Soldier F reportedly joined the Parachute Regiment in 1966 and was considered an experienced soldier in 1972 when he took part in Bloody Sunday. Initially he claimed, under anonymity, to have fired 13 rounds during the Saville Inquiry, but later changed his testimony to say how few memories he had of that day, despite it being his first time in Derry. Has Soldier F committed perjury?

The response from the current British Government upon hearing that Soldier F was to be charged with murder shows a similar degree of contempt when it comes to Irish lives as Ted Heath’s Government did in the immediate aftermath of Bloody Sunday.

The British defence minister Gavin Williamson declared: “We are indebted to those soldiers who served with courage and distinction to bring peace to Northern Ireland. The welfare of our former service personnel is of the utmost importance and we will offer full legal and pastoral support to the individual affected by today’s decision. This includes funding all his legal costs and providing welfare support.”

He made no mention of those killed or their families. He went on to say that the Government would act to reform the system to prevent soldiers from living in fear of prosecution. This intervention is being challenged by solicitors acting for the family of 19-year-old victim, William Nash, who have contacted the Attorney General arguing that these comments may have prejudiced the trial and may amount to contempt of court.

Lieutenant Colonel Derek Wilford, the commander on the day who now lives in Belgium claimed that Soldier F was being scapegoated and several senior military figures also reacted with fury at the decision, arguing that the soldiers feared for their lives and thus fired. Their attitude about being confronted by these rebellious Irish and having to account for their actions belies an arrogance at the heart of the British establishment when it comes to all matters Irish.

Before pitying the soldiers it is worth looking at the facts of the situation. Their claims of scapegoating and unfair treatment do not stand up to scrutiny. The anti-sectarian, human rights group, the Pat Finucane Centre points out that just four British soldiers have been convicted of murders relating to the conflict and all ultimately received royal pardons and were allowed to re-join their regiments whereas an estimated 20,000 to 30,000 former Republican and Loyalist paramilitaries served time for a series of offences including murder. Of those British soldiers successfully convicted of murder in connection with the conflict none has ever served more than three years in prison.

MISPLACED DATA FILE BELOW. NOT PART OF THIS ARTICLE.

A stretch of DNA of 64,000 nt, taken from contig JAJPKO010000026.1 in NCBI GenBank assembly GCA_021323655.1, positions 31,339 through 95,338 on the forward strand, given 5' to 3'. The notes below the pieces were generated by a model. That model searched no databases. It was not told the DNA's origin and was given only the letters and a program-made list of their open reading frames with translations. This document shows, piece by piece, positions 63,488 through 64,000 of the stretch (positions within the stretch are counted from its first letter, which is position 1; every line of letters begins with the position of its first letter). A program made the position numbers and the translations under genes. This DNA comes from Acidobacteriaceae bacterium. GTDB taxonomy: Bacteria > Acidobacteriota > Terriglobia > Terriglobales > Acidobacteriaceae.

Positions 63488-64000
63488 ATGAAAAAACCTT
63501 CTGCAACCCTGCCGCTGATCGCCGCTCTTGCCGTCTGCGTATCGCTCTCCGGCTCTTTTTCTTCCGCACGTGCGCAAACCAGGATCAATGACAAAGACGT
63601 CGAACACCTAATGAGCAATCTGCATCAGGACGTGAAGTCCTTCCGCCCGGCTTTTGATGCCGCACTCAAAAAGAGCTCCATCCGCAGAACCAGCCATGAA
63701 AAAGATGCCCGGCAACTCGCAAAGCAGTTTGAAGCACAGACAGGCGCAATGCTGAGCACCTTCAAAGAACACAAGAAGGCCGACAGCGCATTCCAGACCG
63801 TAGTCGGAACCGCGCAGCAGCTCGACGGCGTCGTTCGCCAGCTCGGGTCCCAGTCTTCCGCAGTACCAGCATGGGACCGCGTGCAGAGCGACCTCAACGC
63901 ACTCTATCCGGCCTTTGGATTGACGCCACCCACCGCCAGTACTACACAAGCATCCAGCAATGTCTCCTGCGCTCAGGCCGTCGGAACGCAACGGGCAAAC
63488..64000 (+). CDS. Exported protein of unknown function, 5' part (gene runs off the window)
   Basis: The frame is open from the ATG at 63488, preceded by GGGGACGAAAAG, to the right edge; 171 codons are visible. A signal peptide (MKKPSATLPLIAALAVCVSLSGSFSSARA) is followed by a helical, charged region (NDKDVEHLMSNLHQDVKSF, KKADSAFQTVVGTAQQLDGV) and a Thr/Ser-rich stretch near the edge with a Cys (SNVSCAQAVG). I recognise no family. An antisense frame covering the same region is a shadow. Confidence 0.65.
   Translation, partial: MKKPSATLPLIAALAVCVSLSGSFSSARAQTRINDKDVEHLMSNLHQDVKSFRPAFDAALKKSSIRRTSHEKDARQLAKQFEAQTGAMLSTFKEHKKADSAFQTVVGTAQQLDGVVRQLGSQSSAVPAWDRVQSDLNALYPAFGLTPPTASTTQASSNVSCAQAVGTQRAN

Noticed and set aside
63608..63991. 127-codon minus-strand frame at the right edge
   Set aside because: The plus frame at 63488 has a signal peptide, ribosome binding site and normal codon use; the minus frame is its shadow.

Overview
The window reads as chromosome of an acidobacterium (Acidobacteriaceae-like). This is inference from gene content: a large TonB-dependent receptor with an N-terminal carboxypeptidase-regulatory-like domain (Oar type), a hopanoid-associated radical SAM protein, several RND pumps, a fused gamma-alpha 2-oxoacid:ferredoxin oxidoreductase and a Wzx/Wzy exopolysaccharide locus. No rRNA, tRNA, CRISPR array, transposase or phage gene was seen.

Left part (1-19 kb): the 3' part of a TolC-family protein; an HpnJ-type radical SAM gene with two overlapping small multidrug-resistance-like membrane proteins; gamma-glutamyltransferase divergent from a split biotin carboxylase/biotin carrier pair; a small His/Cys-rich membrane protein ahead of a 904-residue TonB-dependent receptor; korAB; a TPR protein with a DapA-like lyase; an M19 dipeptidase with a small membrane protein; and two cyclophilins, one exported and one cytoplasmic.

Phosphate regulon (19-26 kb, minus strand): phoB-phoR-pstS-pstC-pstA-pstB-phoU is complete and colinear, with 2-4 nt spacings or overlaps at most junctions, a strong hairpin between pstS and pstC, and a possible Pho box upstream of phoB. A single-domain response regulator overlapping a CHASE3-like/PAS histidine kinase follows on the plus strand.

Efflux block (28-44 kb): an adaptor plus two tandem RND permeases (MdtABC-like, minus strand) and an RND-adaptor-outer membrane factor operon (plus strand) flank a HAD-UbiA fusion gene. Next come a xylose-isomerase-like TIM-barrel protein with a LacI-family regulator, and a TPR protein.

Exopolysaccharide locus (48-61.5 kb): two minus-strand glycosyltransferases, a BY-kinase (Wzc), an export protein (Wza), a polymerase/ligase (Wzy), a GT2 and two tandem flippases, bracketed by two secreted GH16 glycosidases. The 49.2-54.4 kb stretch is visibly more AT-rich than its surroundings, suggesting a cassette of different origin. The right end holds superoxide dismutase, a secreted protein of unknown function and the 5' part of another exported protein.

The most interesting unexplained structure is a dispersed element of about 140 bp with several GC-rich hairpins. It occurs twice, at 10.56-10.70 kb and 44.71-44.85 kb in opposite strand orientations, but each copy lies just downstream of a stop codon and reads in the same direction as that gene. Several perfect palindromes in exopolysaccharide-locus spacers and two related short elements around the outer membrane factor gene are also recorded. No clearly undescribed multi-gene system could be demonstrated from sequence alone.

Do Irish lives matter less?
While you can count the dead and injured on Bloody Sunday no-one can count the cost of the atrocity for the Nationalist and Catholic community in the North of Ireland. For many it was evidence that the state would always be an instrument of British and Protestant oppression and that physical force was the only way to confront this. Indeed Eamonn McCann, author of War and an Irish Town recounted how, after the atrocity people queued to join the IRA and how it killed off any attempts to build a cross-community civil rights movement.

It took decades to end the violence and the hard won Peace Process is maintaining a peace of sorts in the North, but decisions like these and more importantly the attitude of the British Government suggests that Irish lives matter less than British interests.

While it is a positive development that somebody is going to face prosecution it is an outrage that, initially, just one individual was to be held to account for a massacre that fuelled the cycle of violence that ruined the lives of so many people in Ireland.

Stephen Colbert is a lecturer in Social Sciences based in Motherwell, a runner, musician, political animal and father of one